With a carousel of quarterbacks on the move this spring, the move most scrutinized and rumored has been the one yet to be completed.
The first night of the 2021 NFL Draft welcomed chaos; just moments before the Jacksonville Jaguars made Trevor Lawrence their face of the franchise, the news of Aaron Rodgers’ fuming frustration with Green Bay Packers’ brass went public. Now, nearly a month removed from the leaks out of Green Bay, with speculation and potential trade packages in aplenty, Jordan Love’s inherent reign to the throne of Rodgers could be closer than we ever expected.
However, there’s no need to worry Packer faithful. In an offense stemming from the fundamental concepts of Bill Walsh and Mike Holmgren and littered with league-revolutionizing concepts from Kyle Shanahan’s West Coast adaptations, the Packers and head coach Matt LaFleur have a plan in place if Green Bay were to move on from Rodgers.
In the grand scheme of things, no matter how well the Packers are set up post-Rodgers, No. 12 playing elsewhere would surely open eyes; but this is the NFL, and it’s a next player up way of business. The bottom line is Love, a 2020 first-round selection, is Green Bay’s next quarterback; the second-year man out of Utah State will remain in the wings until his name is called.
As much credit is deserved to LaFleur and the tinkering of his offense just as much should be distributed to Los Angeles’ Sean McVay and Cleveland’s Kevin Stefanski. While each of their respective quarterbacks are surrounded by unique athletes in Cooper Kupp, Robert Woods, Cam Akers, Nick Chubb, Odell Beckham Jr., and Jarvis Landry, each touts varying skill sets as weapons within their respective offense. But, when it relates to Love and his progress when his number is called, neither system touts Davante Adams, the versatility of Aaron Jones… or LeFleur. With schematic adjustments in place prior to the 2020 season, the Packers offense took off in Year 2 under the LaFleur umbrella compared to the trial and error-filled 2019 campaign, despite the Packers finishing 13-3 highlighted by a loss in the conference title game.
The success was due mostly in part to Rodgers’ buy-in into LaFleur’s installation of increased play-action, pre-snap motion, and run-pass option foundations of the Shanahan offense; LaFleur was able to scheme open receivers for Rodgers in ways no coach had before. Despite a rather top-heavy attack led by Adams, the Packers still led the NFL in open percentage last year, totaling the most passing plays with wideouts at least three yards away from the opposing defender. Despite Adams being back, the Packers (again) failed to address their need for a true threat opposite Adams in free agency or the draft, but that’s for another time. Amari Rodgers will prove to be a nice addition, but you see where I’m going here.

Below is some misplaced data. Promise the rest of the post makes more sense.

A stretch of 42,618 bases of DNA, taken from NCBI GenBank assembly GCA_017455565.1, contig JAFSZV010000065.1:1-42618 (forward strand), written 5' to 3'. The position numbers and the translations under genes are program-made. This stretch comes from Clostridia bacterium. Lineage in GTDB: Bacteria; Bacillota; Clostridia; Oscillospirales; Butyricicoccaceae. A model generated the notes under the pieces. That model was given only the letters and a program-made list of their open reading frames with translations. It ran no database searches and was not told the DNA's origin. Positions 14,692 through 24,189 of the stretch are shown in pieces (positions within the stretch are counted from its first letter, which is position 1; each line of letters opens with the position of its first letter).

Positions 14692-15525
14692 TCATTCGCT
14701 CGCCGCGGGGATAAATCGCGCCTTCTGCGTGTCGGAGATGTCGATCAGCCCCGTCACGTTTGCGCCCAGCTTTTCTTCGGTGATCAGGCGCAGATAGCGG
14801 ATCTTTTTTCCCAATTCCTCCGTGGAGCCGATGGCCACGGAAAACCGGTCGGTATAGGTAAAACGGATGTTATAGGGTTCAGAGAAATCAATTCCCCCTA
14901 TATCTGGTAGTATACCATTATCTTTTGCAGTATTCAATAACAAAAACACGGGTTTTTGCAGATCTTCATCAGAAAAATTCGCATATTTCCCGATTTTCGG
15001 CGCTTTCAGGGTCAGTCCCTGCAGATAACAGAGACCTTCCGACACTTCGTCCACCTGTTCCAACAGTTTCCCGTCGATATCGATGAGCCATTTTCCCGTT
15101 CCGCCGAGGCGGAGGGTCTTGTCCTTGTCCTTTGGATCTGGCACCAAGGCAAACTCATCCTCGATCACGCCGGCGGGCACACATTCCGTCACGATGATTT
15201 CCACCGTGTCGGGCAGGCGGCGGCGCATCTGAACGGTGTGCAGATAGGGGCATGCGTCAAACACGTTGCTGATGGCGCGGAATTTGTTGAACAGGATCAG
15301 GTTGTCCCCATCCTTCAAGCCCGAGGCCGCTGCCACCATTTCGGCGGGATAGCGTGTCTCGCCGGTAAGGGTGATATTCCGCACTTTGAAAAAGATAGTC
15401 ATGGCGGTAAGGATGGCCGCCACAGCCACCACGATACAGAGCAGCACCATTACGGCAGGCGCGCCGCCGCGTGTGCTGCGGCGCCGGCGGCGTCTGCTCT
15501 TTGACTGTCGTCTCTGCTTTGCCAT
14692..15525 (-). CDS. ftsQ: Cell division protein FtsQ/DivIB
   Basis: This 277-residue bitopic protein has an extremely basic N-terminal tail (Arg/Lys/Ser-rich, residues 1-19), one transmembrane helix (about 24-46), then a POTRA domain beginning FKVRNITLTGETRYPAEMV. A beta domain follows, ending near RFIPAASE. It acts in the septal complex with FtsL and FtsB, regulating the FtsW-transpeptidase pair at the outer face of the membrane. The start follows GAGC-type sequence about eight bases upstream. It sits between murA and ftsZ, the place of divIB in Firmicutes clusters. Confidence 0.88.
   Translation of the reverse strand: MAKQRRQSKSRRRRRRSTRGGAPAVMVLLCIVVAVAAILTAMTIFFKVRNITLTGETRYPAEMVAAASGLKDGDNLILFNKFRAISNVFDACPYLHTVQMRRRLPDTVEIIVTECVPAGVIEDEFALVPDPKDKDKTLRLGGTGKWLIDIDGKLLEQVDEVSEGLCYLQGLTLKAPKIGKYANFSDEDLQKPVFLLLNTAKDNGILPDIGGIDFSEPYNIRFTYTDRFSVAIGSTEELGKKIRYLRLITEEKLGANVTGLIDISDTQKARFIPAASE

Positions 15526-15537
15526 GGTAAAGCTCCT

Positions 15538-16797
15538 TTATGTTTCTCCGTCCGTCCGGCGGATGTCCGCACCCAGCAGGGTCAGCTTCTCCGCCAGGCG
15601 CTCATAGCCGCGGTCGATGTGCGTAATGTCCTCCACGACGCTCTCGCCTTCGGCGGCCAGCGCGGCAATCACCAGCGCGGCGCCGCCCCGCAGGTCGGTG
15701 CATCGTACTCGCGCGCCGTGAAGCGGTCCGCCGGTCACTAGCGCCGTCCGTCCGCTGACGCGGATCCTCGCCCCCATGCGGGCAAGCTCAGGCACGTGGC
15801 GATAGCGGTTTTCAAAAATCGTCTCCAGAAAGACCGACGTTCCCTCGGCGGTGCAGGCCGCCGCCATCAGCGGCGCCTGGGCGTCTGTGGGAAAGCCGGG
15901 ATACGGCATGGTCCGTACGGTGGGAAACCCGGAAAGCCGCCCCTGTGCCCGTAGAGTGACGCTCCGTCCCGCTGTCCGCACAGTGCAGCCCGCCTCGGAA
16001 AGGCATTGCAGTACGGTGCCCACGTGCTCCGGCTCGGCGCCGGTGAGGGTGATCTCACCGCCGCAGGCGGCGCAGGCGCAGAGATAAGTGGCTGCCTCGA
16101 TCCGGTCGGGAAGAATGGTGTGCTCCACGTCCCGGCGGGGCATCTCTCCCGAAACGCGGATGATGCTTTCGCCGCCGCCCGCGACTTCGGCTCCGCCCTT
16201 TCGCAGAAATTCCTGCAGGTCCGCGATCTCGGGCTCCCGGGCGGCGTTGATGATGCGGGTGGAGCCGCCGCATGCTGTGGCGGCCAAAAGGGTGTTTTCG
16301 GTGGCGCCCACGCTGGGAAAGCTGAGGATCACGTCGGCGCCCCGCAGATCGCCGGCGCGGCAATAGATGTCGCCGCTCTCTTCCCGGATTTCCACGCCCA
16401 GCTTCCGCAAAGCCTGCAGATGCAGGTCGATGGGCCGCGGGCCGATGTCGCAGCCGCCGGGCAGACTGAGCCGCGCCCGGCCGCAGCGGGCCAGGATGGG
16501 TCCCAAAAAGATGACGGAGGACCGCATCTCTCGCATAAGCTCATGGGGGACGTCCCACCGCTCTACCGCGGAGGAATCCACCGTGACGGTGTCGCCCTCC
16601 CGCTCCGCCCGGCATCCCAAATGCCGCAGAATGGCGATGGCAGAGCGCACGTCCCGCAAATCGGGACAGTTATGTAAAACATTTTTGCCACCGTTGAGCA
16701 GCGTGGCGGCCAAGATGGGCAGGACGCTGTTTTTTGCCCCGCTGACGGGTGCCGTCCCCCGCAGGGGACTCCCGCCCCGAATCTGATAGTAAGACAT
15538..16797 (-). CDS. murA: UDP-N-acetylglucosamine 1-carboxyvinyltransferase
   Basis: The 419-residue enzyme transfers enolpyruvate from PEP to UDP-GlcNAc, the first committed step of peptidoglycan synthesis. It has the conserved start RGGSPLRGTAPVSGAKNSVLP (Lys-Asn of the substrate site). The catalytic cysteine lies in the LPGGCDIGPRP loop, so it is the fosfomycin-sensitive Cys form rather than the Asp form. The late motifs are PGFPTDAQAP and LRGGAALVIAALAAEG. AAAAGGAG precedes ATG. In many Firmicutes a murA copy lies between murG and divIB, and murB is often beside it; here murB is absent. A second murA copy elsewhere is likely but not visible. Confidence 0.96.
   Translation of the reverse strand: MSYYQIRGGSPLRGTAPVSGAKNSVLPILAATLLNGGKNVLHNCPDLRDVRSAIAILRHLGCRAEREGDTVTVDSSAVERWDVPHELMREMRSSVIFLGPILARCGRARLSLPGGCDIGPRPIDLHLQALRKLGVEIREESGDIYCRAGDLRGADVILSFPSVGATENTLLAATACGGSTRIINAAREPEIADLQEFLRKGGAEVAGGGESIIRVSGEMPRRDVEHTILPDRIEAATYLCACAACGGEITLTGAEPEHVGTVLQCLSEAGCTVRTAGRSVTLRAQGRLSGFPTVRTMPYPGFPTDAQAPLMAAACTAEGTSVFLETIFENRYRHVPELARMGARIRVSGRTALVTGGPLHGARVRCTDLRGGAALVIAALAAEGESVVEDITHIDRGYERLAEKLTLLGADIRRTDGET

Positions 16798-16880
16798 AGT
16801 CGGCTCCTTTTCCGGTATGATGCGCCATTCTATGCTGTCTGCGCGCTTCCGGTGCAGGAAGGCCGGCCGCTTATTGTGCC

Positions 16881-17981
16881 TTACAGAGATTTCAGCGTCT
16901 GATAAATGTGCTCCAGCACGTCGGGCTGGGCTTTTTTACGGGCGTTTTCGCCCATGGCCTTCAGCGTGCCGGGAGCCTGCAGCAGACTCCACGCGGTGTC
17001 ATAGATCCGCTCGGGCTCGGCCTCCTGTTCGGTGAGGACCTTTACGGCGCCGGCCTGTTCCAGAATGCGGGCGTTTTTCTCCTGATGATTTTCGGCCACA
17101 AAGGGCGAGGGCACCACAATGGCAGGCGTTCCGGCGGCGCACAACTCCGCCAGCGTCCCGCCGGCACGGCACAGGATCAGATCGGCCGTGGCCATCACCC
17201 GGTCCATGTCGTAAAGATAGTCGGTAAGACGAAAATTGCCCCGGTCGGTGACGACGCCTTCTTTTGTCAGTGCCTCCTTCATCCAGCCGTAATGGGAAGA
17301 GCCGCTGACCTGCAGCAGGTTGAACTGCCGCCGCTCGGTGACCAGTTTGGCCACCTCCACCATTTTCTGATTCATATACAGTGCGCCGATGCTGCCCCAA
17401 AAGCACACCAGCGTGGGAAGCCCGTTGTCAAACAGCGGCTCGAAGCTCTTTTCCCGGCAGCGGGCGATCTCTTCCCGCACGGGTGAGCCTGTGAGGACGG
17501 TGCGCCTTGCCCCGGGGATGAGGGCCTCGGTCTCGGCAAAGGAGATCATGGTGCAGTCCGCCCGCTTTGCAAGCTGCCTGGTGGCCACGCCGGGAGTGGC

Jones, however, is back and if there’s any way to ease the onboarding process for a young quarterback, it’s to have a supremely talented ball carrier (like Jones) adjacent to him in the Green Bay backfield. A.J. Dillon is also expected to garner work in his second year as is 2021 seventh-round selection Kylin Hill, who could provide a change of pace to Dillon who serves as the bulk of the group at nearly 250-pounds. With a successful running game comes efficiency in play-action with Ryan Tannehill (36.4%) leading the way in most plays including play fakes, followed by Jared Goff (34%), Baker Mayfield (30.1%), Nick Mullens (29.9%), Rodgers (29.8%), and Kirk Cousins (27.9%); all of whom are tasked with running a Shanahan-stemmed offense.
While Love won’t be asked to be Rodgers, the foundation is there for him to be successful. With 38 starts at the collegiate level, Love has the proven experience, and traits necessary to right the ship. With an elite offensive line in place coming off an impressive year in which they finished third-best in sacks allowed, the best way for Love to improve, and ultimately score points, is to remain upright.
Add in the presence of arguably the top pass-catcher in football, an impressive three-headed attack at running back, and the astute adaptation ability of LeFleur, and the Packers offense under Love shouldn’t flounder if Rodgers were to depart. Whether it’s a matter of reconciliation with the front office to continue his tenure or a matter of inevitability of Rodgers’ departure, the Packers future under center, as it always has been, should garner more optimism for a player yet to earn a snap in Green Bay.